From: Steven White <stevenw@li...> - 2008-11-08 18:46:07
Mike C. Fletcher wrote:
> Steven White wrote:
>> After dinner I was able to sit down with some help and remove several
>> questionable lines of code that had slowly found there way in to the
>> code as I was stripping down the application during debugging to find
>> the error. Unifying the type to GL.GLuint seems to have fixed the
>> system crash problem, but the VBO will still does not post to the
>> display. By removing the index buffer and only using the index data
>> during the glDrawArrays call I was able to get what looked like a
>> bow tie artifact on the screen on my friends fedora 5 machine, but
>> both of my personal machines render only the clear color.
> I've attached a version that (with current BZR head of PyOpenGL)
> renders two squares. You can comment out the second call to
> glDrawElements if you want to run it on an older PyOpenGL. I'm just
> using the OpenGL.arrays.vbo.VBO implementation, I know, lazy, but oh
> well. If you want you can just trace through and see what OpenGL
> calls are running with the VBO bind/unbind calls. This version will
> work with either core or ARB versions of vertex buffer objects.
> BTW, if you could just attach runnable files when sending a support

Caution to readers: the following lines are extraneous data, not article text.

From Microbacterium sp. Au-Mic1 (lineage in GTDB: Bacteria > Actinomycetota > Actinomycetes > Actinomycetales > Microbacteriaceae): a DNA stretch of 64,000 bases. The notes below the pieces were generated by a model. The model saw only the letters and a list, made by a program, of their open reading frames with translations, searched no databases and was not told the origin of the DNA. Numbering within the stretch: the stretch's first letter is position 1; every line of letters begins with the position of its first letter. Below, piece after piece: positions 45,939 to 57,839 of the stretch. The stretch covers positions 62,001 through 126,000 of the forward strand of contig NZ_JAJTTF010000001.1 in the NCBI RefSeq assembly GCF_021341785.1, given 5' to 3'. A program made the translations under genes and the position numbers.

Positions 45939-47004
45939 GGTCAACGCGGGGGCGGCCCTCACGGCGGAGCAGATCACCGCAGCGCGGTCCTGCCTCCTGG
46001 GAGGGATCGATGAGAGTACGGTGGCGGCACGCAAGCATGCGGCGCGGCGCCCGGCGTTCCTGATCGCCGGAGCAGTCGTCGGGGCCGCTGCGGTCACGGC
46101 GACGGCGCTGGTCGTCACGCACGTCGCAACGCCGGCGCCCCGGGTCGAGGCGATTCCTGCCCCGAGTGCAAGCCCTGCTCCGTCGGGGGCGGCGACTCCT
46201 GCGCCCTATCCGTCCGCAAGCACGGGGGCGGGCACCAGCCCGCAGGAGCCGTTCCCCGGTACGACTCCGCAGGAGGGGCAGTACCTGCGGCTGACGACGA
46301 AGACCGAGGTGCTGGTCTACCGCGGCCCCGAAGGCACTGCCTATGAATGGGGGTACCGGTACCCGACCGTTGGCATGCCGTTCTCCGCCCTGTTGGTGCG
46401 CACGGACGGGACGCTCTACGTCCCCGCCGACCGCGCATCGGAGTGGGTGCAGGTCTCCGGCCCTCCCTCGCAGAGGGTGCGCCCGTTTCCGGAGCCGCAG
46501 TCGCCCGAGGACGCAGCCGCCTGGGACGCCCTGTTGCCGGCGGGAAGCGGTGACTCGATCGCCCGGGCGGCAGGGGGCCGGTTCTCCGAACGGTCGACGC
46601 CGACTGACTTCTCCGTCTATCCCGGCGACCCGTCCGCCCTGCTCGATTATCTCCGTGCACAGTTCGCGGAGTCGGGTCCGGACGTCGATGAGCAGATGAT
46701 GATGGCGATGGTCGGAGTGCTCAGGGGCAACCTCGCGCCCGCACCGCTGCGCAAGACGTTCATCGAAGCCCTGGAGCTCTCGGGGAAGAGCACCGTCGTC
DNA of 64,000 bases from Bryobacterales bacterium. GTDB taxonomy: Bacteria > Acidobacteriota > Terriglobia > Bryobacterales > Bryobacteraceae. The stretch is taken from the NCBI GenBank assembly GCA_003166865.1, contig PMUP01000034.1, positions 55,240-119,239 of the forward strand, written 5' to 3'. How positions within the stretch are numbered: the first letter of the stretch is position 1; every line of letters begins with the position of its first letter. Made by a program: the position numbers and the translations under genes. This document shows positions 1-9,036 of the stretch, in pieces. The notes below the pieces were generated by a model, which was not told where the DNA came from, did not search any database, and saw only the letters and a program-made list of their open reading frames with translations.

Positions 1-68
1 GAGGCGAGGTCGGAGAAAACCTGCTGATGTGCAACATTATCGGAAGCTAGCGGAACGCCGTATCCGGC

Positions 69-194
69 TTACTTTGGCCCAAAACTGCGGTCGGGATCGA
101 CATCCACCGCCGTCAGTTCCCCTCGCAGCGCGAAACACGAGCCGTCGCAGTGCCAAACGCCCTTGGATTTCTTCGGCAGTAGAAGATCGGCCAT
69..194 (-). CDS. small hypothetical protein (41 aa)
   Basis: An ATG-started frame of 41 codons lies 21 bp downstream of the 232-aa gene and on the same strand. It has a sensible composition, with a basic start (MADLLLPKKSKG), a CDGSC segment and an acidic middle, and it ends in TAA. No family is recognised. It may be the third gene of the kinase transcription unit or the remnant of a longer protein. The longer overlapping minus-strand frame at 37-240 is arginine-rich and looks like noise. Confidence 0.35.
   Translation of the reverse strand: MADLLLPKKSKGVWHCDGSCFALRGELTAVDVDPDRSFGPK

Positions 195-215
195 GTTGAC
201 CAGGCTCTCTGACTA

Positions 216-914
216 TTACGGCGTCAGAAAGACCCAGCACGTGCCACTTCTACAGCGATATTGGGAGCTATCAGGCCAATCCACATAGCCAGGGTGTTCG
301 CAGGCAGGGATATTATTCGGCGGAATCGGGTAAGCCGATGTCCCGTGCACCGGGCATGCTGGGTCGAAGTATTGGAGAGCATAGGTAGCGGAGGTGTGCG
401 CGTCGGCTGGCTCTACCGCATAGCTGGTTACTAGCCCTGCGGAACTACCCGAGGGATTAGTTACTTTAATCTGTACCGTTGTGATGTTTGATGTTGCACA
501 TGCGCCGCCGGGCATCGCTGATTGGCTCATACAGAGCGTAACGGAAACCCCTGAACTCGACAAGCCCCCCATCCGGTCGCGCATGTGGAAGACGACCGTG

> request it would help me. Having to strip off the line numbers uses
> up time that could be spent on development.
>> I have stripped my application to an exit command and a single
>> polygon render and attached copied it at the bottom of this message.
>> I am hopping in the morning someone with more experience in pyOpenGL
>> can inform me on what may be causing the issue. As a side note I am
>> having a rather hard time debugging the application because non of my
>> profilers seem to be able to intercept the opengl calls. Does anyone
>> have a solution for the OpenGL side of an pyOpenGL application like
>> you would in C.
> You can use the built-in pdb module to debug Python code. Just do:
> import pdb; pdb.set_trace()
> before the call you want to trace into and you can step down to the
> call that's going into the GL. Since that call is normally to the
> system GL directly it's somewhat difficult to trace it below that (you
> can go into ctypes, but that's seldom useful), since ctypes has
> stabilized I haven't had to go below that level.
Thanks for the help. I wasn't sure if the mailing list would allow
attachments, I will make sure to do so in the future
Steven A White